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Bobcat Fire Prompts Evacuation At Mt. Wilson Observatory

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Editor's note: This story is no longer being updated. For our latest coverage of the Bobcat Fire, click here.

A brush fire that erupted near the Cogswell Dam above the city of Azusa on Sunday has spread rapidly amid an intense, record-breaking heat wave, prompting evacuation orders for Mt. Wilson Observatory.

By Monday afternoon, the fire had grown to 4,871 acres and remained 0% contained — numbers that remained unchanged into the night.

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Numerous television and radio stations have transmitters in the area, including our newsroom which broadcasts on the radion at 89.3 KPCC.

Video from cameras placed near the observatory captured the steady approach of flames.

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The Mount Wilson Observatory houses 18 telescopes, many of which were used to make some of the greatest astronomical discoveries of the last century.

They include the 100 inch Hooker telescope that Edwin Hubble used in the 1920s to prove that our universe is still expanding.

Observatory Director Tom Meneghini said he's afraid they could be seriously impacted if the fire gets close enough.

“The heat can do irreparable damage. Our two big telescopes are historically significant and irreplaceable,” Meneghini said.

However, he said fires have gotten close before and the decades-old firefighting setup at the Observatory is ready to be used again.

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"We have an inground system of hoses and pumps," he said. "We have half a million gallons of water ready to pump so that’s all been prepared for any fire professional to come in and take over."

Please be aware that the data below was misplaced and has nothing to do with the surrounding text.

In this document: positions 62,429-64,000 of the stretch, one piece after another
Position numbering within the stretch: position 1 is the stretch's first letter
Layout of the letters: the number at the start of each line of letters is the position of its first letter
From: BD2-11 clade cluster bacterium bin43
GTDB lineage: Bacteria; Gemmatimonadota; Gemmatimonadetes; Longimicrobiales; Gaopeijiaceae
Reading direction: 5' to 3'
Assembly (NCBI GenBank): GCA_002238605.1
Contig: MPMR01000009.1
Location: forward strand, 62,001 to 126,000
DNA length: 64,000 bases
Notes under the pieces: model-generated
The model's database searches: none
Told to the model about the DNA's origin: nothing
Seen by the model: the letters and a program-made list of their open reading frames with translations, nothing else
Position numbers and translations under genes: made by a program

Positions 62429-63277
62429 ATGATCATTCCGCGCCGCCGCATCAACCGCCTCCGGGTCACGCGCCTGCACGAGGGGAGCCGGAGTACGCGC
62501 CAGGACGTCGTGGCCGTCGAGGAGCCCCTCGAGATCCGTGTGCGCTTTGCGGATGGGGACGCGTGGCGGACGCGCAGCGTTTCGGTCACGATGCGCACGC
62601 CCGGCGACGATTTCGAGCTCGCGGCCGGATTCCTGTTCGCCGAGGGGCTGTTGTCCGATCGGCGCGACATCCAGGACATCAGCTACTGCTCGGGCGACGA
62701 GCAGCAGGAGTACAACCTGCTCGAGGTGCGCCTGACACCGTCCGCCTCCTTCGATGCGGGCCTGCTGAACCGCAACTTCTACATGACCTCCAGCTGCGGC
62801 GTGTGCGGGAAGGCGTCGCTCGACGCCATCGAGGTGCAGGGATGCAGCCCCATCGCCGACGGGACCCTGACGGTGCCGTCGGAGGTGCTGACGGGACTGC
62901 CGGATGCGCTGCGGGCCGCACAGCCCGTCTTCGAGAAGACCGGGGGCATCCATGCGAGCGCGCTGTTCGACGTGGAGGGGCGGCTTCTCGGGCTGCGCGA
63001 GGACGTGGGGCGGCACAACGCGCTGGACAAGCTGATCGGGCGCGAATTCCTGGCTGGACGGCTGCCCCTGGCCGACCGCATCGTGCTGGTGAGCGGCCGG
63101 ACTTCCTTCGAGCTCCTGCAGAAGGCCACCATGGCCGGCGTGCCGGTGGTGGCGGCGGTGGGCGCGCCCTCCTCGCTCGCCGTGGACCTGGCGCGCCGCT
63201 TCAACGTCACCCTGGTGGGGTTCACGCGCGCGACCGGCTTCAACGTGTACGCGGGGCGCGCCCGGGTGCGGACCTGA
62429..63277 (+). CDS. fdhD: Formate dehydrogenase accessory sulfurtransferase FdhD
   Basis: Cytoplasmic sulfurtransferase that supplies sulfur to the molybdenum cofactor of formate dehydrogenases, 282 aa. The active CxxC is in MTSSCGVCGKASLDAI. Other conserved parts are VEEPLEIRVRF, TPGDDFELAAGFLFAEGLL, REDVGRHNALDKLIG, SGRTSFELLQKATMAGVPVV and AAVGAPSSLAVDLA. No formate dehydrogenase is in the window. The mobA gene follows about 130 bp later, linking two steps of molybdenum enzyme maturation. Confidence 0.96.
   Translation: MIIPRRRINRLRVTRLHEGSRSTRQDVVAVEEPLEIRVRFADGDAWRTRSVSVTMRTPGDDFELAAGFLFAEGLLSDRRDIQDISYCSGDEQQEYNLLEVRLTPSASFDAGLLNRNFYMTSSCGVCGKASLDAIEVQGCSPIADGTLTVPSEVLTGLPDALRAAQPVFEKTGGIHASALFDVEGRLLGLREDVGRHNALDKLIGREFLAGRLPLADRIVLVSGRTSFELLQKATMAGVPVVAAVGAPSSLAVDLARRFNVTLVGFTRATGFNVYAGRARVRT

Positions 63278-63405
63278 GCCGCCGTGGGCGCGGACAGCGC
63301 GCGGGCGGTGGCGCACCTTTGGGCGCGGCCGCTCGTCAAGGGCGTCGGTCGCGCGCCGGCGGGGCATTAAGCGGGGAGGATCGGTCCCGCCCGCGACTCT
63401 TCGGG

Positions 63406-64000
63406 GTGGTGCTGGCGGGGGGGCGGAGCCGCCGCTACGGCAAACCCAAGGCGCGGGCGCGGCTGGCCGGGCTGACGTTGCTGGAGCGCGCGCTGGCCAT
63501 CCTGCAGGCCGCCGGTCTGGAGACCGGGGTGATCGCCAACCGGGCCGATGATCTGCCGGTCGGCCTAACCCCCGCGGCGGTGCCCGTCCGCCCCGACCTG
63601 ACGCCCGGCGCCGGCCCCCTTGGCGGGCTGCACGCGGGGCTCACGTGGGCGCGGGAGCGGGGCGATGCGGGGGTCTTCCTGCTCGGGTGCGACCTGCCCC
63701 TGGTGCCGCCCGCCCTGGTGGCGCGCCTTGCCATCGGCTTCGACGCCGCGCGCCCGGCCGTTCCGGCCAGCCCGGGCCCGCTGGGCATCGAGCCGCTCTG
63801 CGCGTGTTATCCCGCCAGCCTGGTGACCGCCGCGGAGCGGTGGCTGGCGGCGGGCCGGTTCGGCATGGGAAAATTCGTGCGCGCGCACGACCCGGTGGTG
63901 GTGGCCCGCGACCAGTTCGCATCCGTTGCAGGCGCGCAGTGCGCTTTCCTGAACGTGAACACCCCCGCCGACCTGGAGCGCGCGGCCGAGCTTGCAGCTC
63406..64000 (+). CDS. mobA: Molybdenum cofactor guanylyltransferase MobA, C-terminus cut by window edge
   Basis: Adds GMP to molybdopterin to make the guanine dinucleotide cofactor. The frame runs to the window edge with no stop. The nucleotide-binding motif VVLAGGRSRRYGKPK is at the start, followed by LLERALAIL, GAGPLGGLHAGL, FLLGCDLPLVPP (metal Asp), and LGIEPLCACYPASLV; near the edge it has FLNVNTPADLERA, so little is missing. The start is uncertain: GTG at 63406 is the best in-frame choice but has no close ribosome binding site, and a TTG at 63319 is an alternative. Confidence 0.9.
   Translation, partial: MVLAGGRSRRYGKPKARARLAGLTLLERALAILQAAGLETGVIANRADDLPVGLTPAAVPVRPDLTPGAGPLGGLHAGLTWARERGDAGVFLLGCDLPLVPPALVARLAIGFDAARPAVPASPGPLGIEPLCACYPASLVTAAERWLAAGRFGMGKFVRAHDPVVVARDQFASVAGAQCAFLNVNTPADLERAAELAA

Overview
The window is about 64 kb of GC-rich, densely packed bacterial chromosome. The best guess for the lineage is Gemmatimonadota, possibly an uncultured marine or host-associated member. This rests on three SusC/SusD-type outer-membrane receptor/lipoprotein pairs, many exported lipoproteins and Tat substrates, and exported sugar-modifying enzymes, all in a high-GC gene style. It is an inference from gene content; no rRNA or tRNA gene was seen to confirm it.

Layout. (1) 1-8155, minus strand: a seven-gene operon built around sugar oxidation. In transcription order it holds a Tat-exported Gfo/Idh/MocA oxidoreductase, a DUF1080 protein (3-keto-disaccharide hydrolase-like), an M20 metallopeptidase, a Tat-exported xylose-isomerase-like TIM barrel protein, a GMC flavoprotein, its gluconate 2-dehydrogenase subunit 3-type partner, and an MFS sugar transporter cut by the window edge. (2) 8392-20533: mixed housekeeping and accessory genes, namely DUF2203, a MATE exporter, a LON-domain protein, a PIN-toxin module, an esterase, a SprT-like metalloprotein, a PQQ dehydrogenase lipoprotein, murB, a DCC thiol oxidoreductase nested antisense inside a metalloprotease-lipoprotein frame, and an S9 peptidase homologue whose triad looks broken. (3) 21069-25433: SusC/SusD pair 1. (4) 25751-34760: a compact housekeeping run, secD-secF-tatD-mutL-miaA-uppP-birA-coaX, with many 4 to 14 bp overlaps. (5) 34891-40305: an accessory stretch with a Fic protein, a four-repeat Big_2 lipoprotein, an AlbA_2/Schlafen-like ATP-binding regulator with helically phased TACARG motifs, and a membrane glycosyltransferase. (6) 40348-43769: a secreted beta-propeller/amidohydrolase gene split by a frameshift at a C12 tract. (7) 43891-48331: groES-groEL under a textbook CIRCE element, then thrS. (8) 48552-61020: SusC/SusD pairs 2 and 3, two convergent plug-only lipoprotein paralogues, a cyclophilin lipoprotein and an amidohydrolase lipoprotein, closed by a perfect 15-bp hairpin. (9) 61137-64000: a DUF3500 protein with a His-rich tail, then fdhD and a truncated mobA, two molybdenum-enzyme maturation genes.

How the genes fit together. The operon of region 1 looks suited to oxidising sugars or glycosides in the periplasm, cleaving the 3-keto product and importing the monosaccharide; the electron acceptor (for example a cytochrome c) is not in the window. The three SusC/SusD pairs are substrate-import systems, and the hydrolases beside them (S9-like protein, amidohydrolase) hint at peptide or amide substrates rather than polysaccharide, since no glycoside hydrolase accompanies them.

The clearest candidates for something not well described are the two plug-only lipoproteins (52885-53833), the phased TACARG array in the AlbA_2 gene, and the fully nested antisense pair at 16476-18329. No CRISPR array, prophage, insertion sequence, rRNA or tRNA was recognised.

The fire also threatens a seismic station that has recorded earthquake activity for 100 years, seismologist Lucy Jones said via Twitter.


  • Acreage: 4,871 acres
  • Containment: 0%
  • Resources Deployed: 101 personnel


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Thick smoke has made the sun appear red in some places and cast an ominous orange glow over the region.

Across Southern California, the air quality level is projected to be moderate to unhealthy for sensitive groups. Bottom line: If you can see it or smell it, then you should take precautions. Stay indoors and check the current air quality before attempting outdoor activities.

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This is a developing story. We fact check everything and rely only on information from credible sources (think fire, police, government officials and reporters on the ground). Sometimes, however, we make mistakes and/or initial reports turn out to be wrong. In all cases, we strive to bring you the most accurate information in real time and will update this story as new information becomes available.


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